The aflumption of fovereignty, shown by that part of the conftitution which prevents a charge till four succellive affem blies shall call for a revocation, or till the period mentioned for the revision, is confidered by our author as improper; inconsistent with the first professions, and useless, if the people, at any period, choose to interfere. But this fubject would require much discussion: it was neceflary, perhaps, to give the innovating fpirit time to cool, to suffer the proposed code to be fairly tried, and to repress every eager impetuous reformer. · The house at last broke up, and ' a more remarkable surrender of absolute power has never, it is added, taken place fince the abdication of Sylla, though Sylla's abdication has not absolved his memory from the guilt of usurpation and tyrannical government. This insinuation is not commendable: it is, indeed, in many respects : reprehensible. The delegates were chosen by the people, they struggled with defpotiim, and they conquered. Numerous were, undoubtedly, their faults, but they did not betray the trutt reposed in them; and, if they exceeded their instrucions, it has not appeared, that their conduct has been condemned by their conftituents they have funk into the rank of private citizens, if not innocent, unaccused, and if not always meritorious, unmolested.

The subsequent reflections display the judgment, the learning, the penetration of the author, and it must be owned, that in these he appeared a writer of no mean rank. We can only notice a few of these concluding observations. He profeffes himself an enemy to innovation, whatever is the government, and is unwilling to sacrifice tranquillity to a fancied perfection, or even a real melioration, if it be fought in the fields of civil contest. That these events will retard the progress of liberty, as he seems to think, or, that the revolution in France will not prevent future wars, are opinions not equally clear. We suspect thai, in both these opinions, he is mistaken ; and though we ought to praise the extent of learning and the perspicuity of restoning, with which the last is supported, we could thow, if the limits of a Journal admitted such disquisitions, that his instances and arguments are not always applicable to the present state of society. The observations on the revolution in Poland are very judicious and

proper. The effects of the revolution on the neighbouring countries, particularly Liege and Avignon, are not, in


deed, very inviting : the revolution of Avignon is detailed at fome length, and a horrid tale it is. Humanity shudders at reflecting on these first fruits of universal peace, and if among these, the riots of Birmingham be reckoned, the view will be more dreadful. Whatever may in the issue be proved against the churchmen on this subject, must certainly be ultimately referred to the unadvised raih language of their opponents.Language did we say? It was more, for those who could endeavour to draw partizans from the remotest corner of the kingdom, who could correspond with every insignificant club of artists, who could unite all these into one body, at one moment, under pretence of celebrating the French Revolution, at a time too, so near to thai when a numerous assembly had drawn the nation into the most iniminent danger, can scarcely be fupposed to have the affairs of France only in their view. They prepared an earthquake, but it was lost in a distant clap of thunder, whose direction was very different from what was initended. We have only room to add, that our author quotes fome doubtful pafsages, which appeared in the democratic journals of Paris at that æra, and hint at an impending inTurrection in England: they may, however, have been accidental.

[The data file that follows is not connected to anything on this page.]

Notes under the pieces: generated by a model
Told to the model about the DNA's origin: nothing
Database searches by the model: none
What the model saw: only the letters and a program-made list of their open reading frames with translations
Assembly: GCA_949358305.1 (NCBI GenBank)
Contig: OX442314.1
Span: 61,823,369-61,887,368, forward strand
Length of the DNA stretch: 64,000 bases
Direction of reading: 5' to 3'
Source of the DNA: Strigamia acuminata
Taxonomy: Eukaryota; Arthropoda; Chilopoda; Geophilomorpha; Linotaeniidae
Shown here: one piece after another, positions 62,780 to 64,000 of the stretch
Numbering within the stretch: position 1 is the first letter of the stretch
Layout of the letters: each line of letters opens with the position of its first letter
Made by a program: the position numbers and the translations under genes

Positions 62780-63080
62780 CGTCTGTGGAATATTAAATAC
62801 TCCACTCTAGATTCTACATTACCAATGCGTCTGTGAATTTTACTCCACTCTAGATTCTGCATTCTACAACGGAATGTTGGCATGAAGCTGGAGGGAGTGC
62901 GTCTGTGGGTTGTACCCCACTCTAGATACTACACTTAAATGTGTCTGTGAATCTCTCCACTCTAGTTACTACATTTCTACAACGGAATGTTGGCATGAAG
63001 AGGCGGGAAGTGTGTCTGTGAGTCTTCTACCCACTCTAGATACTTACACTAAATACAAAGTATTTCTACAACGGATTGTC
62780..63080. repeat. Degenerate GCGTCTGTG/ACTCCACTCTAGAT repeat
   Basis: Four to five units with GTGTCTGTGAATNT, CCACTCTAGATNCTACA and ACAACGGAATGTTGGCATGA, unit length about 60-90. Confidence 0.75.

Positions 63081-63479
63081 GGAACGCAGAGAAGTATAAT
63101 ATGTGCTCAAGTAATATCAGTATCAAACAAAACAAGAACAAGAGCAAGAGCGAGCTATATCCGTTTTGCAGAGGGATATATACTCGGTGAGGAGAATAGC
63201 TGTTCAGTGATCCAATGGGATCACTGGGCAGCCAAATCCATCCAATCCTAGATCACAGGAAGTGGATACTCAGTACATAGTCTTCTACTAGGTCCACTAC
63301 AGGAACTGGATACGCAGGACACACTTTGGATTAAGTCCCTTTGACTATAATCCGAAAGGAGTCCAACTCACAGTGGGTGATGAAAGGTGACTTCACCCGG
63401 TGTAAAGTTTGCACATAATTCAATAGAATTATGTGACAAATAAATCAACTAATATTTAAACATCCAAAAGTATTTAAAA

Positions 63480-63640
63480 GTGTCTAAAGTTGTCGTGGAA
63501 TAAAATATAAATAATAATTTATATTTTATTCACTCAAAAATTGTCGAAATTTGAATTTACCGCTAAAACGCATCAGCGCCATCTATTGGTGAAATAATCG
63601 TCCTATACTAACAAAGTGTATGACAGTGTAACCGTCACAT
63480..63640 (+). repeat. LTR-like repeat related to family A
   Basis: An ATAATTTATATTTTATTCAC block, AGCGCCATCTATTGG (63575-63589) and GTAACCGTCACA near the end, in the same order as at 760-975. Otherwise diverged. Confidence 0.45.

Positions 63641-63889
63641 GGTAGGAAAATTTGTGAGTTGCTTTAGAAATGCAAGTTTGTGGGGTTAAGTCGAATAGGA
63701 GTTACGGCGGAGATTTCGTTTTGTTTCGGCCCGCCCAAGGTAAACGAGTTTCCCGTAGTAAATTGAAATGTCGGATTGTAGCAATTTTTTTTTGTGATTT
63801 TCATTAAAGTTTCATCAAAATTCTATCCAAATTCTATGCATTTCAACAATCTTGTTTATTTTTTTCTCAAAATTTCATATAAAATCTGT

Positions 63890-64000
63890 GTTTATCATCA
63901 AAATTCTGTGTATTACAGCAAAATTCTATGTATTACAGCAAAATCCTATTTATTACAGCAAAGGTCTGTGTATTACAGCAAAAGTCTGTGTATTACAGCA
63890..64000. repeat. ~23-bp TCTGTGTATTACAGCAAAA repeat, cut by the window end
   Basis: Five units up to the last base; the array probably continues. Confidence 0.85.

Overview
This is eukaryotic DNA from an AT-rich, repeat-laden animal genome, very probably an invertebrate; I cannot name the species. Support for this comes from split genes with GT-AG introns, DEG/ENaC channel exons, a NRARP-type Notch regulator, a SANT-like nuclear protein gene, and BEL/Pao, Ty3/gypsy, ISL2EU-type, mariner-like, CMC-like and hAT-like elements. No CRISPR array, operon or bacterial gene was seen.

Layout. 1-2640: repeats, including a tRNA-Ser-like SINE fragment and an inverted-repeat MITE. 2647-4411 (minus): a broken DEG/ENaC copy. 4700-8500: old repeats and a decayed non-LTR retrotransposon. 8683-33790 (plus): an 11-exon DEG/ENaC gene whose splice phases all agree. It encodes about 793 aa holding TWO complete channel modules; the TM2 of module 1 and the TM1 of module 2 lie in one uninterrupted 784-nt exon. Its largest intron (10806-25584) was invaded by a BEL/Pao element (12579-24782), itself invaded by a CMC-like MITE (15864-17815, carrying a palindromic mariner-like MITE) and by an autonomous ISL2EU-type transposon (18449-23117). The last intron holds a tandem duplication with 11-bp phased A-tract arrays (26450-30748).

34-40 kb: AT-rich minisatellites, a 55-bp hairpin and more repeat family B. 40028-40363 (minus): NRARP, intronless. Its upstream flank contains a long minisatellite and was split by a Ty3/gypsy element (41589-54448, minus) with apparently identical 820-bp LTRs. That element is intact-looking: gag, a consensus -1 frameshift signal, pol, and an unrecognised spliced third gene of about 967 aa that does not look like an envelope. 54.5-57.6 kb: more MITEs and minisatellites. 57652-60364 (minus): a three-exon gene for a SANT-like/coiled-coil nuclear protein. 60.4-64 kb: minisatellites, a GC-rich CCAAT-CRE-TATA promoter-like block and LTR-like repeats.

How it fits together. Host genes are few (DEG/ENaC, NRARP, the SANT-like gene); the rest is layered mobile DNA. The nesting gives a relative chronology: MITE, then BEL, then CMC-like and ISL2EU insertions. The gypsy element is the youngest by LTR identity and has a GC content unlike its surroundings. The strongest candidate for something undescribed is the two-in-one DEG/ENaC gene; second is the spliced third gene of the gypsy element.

The Statistical Account of Scotland. Drawn up from the Come

munications of the Ministers of the different Parishes. By J. Sinclair, Bart. 2 l'ois. 8vo. 125. boards. Stockdale. 1791. T appears that about two years ago, fir John Sinclair circle

lated among the clergy of the church of Scotland a variety of queries, for the purpose of elucidating the natural history and political state of that country. His original idea was, to have drawn up from their returns a general statistical view of North Britain, without any particular reference to parochial diftricts. But he found such merit and ability, and so many useful facts and importani observations in the answers which were sent him, that he could not think of depriving the clergy of the credit they were entitled to derive from such laborious exertions; and he was thence induced to give the work to the public in its present shape; distinguishing the different parishes, but independently of any geographical, or other mode of con. nexion between them.

Sir John Sinclair obferves, that it would have been more desirable to have had the accounts of the different parithes arranged by presbyteries or counties, for the purpose of connexion, and to prevent repetition, where the circumstances of the different districts were nearly similar. But it was not to